CLEVELAND, Tenn. -- University of Tennessee architectural students have unveiled multiple possible futures for the Old Woolen Mill, a Cleveland landmark industrial site that dates back to the 1890s.
Proposed makeovers include a newer and larger event center, a small bed & breakfast, an art center and a multilevel restaurant with a microbrewery.
On Monday, the students discussed their plans with community stakeholders and public officials.
The proposals call for reusing elements of the existing structures and integrating them in such a way that the new uses evoke the building's historical origins, said Dr. Ron Coleman, who purchased the property about 15 years ago.
In the last decade, portions of the mill have been repurposed as apartments, artistic studios and an event space.
However, the overriding factor in all this "is the idea of public/private cooperation and the idea of trying to get the community involved in it," Coleman said.
It is not simply a matter of redevelopment and reimagining the site's potential, but a matter of learning "what stewardship means," said Tricia Stuth, associate professor of architecture at the University of Tennessee at Knoxville.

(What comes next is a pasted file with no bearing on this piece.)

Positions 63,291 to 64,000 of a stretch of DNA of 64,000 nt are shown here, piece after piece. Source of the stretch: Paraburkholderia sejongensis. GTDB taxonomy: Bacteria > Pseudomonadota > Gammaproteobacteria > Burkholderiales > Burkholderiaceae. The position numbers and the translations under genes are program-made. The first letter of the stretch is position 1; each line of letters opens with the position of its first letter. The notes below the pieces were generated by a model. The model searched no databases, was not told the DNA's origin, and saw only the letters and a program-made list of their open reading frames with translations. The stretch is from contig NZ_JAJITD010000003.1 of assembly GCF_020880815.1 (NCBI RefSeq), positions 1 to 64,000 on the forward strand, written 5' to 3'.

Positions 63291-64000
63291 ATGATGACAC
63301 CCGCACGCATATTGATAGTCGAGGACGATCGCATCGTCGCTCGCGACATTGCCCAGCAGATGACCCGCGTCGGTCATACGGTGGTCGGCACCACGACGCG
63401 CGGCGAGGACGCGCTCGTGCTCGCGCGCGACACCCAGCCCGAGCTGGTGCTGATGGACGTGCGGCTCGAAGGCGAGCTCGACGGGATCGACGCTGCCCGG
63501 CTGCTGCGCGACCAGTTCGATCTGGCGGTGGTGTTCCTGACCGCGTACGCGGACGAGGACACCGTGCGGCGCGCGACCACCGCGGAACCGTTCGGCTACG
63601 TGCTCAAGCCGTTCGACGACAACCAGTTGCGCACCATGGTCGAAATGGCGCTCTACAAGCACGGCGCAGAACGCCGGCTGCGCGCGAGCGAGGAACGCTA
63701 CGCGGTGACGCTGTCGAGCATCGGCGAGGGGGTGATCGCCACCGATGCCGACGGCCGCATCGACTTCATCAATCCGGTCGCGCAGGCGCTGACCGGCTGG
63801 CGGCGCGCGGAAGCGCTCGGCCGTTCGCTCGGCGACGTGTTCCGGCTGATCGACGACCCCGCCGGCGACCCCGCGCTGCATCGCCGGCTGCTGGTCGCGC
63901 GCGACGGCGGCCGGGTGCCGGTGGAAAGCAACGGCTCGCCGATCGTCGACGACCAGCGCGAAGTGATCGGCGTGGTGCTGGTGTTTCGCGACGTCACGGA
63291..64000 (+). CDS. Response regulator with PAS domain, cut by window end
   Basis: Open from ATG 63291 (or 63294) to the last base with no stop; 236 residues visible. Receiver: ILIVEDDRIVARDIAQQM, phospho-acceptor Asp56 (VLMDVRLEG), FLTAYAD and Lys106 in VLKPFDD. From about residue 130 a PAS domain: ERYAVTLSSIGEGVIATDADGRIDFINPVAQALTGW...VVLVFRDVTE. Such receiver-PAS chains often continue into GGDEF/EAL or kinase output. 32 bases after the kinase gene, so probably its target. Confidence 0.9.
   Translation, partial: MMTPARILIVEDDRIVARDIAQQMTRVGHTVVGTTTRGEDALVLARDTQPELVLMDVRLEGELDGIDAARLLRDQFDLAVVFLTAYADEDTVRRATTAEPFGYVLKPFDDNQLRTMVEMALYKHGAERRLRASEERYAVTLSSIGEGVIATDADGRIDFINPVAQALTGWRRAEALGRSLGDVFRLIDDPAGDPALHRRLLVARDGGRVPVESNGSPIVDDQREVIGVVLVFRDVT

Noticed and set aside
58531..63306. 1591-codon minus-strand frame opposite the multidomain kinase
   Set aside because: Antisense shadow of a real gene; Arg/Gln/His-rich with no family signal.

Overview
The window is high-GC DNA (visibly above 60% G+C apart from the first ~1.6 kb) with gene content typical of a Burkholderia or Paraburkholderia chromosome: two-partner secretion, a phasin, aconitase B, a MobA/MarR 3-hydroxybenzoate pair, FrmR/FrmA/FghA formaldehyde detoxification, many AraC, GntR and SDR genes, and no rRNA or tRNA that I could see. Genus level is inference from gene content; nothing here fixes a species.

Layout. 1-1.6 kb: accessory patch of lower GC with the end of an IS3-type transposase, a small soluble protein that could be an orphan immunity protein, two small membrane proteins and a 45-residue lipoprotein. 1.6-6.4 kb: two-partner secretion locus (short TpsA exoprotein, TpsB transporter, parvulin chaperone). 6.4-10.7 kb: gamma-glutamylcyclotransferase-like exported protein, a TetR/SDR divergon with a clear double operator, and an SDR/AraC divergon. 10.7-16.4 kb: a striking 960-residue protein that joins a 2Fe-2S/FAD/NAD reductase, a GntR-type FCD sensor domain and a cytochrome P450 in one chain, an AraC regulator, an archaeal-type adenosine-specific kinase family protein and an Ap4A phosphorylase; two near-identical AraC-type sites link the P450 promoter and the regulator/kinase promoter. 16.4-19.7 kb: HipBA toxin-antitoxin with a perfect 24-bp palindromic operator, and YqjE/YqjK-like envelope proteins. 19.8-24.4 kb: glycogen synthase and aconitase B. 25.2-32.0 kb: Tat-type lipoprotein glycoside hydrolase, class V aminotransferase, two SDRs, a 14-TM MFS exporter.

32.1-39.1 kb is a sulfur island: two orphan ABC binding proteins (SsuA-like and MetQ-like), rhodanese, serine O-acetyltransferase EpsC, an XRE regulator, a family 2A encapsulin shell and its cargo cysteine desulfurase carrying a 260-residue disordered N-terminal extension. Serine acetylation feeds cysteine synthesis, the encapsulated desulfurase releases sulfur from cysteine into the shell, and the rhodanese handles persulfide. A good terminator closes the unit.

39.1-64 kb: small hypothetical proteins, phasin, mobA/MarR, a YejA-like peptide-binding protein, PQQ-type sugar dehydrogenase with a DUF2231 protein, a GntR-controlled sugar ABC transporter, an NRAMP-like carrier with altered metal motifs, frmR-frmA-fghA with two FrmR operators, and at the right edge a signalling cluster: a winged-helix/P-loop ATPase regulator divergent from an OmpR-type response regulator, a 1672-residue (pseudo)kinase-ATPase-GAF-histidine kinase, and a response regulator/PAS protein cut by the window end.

The proposals for the Old Woolen Mill mark the last service-learning project associated with the inaugural launch of UTK's Smart Communities Initiative, which partnered Cleveland with students employing the disciplines of landscape architecture, graphic design, interior design and civil engineering throughout the 2014-15 academic year.
Stuth said the comprehensive revitalization for the Old Woolen Mill was not conceived as an isolated project, but one that speaks to the revitalization of Cleveland's historical downtown as a whole.
Bringing new life to the old mill property is intended to be an energizing catalyst, she said.
"We really tried to take advantage of our partnerships and think about this place through a much broader lens, but also getting down to the bolts, in some cases, as well," Stuth said.
In that broader context, student presentations envisioned the Old Woolen Mill as serving as a new anchor along the Church Street corridor, which connects with Lee University several blocks to the north.
Plans called for providing pedestrian-friendly access from the east using a proposed greenway that would parallel the course of a Mouse Creek branch that passes through the property.
"It's sort of a premier property within our whole larger downtown development area," said Greg Thomas, senior planner for Cleveland. "I think it's got the potential to be a real centerpiece. He [Coleman] has done a great labor of love with this building, and we think it will serve the community well for many years."
Paul Leach is based in Cleveland. Email him at email@example.com.